Why Things Happen: Teleological Explanation in Parent-Child Conversations

Deborah Kelemen, Maureen A. Callanan, Krista Casler, Deanne R. Pérez-Granados
2005 Developmental Psychology  
Research indicates that young children, unlike adults, have a generalized tendency to view not only artifacts but also living and nonliving natural phenomena as existing for a purpose. To further understand this tendency's origin, the authors explored parents' propensity to invoke teleological explanation during explanatory conversations with their children. Over 2 weeks, Mexican-descent mothers were interviewed about question-answer exchanges with their preschool children. Analyses revealed
more » ... nalyses revealed that children asked more about biological and social phenomena than about artifacts or nonliving natural phenomena, with most questions ambiguous as to whether they were requests for causal or teleological explanations. In responding to these ambiguous questions, parents generally invoked causal rather than teleological explanations. The tendency to favor causal explanation was confirmed by analyses of transcripts from a longitudinal study of spontaneous speech in a father-son dyad. These results suggest that children's bias toward teleological explanation does not straightforwardly derive from parent explanation.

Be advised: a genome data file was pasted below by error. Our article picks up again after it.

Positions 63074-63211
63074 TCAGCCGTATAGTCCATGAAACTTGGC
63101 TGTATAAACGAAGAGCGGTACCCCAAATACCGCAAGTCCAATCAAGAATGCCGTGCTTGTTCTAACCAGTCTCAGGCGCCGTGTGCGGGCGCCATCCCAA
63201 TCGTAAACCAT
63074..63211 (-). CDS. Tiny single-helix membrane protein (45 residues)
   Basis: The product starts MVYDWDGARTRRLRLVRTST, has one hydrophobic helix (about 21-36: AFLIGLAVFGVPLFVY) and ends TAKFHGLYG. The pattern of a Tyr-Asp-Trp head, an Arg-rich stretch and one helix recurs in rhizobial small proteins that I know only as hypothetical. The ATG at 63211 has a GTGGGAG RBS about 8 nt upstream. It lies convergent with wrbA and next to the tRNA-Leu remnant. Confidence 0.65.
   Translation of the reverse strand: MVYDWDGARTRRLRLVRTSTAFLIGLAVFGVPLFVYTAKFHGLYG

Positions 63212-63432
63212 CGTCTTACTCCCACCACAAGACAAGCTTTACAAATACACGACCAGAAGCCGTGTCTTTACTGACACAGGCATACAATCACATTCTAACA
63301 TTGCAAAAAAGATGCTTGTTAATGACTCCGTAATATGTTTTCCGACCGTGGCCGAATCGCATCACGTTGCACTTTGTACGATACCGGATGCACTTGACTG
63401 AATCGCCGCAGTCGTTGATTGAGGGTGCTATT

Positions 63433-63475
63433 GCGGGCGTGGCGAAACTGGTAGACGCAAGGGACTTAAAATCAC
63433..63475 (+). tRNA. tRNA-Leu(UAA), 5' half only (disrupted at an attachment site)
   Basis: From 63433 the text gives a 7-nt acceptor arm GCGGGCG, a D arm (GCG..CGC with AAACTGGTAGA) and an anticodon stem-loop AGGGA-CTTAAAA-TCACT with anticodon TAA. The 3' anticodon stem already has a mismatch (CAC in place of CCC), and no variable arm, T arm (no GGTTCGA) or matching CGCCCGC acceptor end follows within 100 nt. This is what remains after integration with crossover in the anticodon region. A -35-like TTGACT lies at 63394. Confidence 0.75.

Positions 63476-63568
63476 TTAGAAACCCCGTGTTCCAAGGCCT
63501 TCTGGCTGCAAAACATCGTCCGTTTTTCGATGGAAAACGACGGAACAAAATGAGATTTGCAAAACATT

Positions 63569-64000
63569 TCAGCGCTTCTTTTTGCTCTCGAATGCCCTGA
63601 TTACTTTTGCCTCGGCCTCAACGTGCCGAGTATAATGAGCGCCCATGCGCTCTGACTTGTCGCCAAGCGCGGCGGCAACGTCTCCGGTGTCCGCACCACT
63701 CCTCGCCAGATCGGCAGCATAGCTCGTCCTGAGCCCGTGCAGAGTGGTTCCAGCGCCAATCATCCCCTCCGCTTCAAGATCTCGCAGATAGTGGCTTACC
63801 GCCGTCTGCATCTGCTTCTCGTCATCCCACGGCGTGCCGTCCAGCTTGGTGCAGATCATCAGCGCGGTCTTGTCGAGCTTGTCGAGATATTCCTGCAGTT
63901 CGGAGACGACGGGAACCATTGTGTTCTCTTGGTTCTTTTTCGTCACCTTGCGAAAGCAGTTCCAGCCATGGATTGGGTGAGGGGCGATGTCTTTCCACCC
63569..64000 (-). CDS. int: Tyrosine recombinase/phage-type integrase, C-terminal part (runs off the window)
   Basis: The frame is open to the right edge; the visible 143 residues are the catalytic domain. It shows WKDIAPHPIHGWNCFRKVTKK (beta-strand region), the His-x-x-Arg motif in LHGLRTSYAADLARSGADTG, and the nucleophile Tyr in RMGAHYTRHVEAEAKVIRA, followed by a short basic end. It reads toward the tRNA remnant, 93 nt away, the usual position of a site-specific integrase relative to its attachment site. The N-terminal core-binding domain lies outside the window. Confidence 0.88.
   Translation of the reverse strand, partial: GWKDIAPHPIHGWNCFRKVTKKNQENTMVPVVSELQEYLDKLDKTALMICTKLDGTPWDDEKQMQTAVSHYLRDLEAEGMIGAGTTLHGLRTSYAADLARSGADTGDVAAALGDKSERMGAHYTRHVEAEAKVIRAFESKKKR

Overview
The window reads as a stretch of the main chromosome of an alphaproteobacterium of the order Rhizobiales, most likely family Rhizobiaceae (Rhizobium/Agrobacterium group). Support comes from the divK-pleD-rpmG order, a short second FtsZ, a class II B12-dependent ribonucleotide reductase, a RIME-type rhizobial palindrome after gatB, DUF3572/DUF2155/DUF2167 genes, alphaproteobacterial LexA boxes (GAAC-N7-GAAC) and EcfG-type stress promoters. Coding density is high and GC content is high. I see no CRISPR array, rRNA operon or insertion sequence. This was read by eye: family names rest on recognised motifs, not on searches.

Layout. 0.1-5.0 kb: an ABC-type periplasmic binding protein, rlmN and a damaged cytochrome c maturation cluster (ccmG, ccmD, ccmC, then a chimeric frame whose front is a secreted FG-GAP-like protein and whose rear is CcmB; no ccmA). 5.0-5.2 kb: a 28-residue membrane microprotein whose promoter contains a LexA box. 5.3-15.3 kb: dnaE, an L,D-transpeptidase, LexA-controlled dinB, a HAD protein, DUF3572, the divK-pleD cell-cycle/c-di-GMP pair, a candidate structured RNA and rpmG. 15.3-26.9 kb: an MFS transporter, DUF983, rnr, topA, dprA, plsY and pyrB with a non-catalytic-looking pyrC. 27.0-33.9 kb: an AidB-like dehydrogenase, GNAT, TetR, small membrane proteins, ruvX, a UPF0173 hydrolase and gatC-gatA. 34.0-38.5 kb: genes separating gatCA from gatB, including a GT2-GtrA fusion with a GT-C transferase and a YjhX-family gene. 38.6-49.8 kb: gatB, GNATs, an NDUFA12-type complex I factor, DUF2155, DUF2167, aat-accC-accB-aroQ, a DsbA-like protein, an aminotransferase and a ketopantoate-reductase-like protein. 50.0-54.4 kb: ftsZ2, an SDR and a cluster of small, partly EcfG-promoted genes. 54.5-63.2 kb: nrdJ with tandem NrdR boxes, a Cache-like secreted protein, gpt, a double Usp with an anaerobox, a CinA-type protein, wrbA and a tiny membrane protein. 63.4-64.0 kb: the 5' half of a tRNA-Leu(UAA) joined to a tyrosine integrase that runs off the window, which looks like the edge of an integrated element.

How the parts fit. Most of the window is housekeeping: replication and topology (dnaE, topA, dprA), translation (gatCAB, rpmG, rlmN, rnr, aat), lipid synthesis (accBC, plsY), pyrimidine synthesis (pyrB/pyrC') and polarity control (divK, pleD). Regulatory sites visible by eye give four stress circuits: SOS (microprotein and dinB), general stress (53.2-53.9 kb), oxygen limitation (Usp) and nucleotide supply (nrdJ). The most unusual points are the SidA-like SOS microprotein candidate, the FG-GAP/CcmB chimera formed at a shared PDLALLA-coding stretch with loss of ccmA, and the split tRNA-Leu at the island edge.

doi:10.1037/0012-1649.41.1.251 pmid:15656753 fatcat:ydxskvglrveo3bv4y7ngoavrfq